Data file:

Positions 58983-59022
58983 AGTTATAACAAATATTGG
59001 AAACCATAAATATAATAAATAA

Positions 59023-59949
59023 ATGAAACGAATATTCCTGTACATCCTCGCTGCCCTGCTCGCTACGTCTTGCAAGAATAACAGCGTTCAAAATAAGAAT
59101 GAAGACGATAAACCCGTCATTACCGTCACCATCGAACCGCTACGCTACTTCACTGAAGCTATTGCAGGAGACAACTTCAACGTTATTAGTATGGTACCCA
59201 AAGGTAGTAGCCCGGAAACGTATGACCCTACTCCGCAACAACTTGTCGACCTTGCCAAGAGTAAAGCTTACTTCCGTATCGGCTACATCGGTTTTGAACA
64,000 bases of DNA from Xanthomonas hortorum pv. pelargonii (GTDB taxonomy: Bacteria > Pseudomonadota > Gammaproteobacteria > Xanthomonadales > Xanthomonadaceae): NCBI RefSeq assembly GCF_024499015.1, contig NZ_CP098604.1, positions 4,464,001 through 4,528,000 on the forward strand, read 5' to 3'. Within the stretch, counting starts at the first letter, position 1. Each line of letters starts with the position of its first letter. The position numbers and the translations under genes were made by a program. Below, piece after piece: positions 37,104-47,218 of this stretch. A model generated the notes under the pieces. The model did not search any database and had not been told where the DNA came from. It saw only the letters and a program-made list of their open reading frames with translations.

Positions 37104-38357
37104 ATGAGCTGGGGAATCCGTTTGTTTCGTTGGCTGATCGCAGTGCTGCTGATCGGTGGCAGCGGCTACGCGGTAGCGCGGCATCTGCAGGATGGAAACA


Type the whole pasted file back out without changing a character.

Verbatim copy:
Positions 58983-59022
58983 AGTTATAACAAATATTGG
59001 AAACCATAAATATAATAAATAA

Positions 59023-59949
59023 ATGAAACGAATATTCCTGTACATCCTCGCTGCCCTGCTCGCTACGTCTTGCAAGAATAACAGCGTTCAAAATAAGAAT
59101 GAAGACGATAAACCCGTCATTACCGTCACCATCGAACCGCTACGCTACTTCACTGAAGCTATTGCAGGAGACAACTTCAACGTTATTAGTATGGTACCCA
59201 AAGGTAGTAGCCCGGAAACGTATGACCCTACTCCGCAACAACTTGTCGACCTTGCCAAGAGTAAAGCTTACTTCCGTATCGGCTACATCGGTTTTGAACA
64,000 bases of DNA from Xanthomonas hortorum pv. pelargonii (GTDB taxonomy: Bacteria > Pseudomonadota > Gammaproteobacteria > Xanthomonadales > Xanthomonadaceae): NCBI RefSeq assembly GCF_024499015.1, contig NZ_CP098604.1, positions 4,464,001 through 4,528,000 on the forward strand, read 5' to 3'. Within the stretch, counting starts at the first letter, position 1. Each line of letters starts with the position of its first letter. The position numbers and the translations under genes were made by a program. Below, piece after piece: positions 37,104-47,218 of this stretch. A model generated the notes under the pieces. The model did not search any database and had not been told where the DNA came from. It saw only the letters and a program-made list of their open reading frames with translations.

Positions 37104-38357
37104 ATGAGCTGGGGAATCCGTTTGTTTCGTTGGCTGATCGCAGTGCTGCTGATCGGTGGCAGCGGCTACGCGGTAGCGCGGCATCTGCAGGATGGAAACA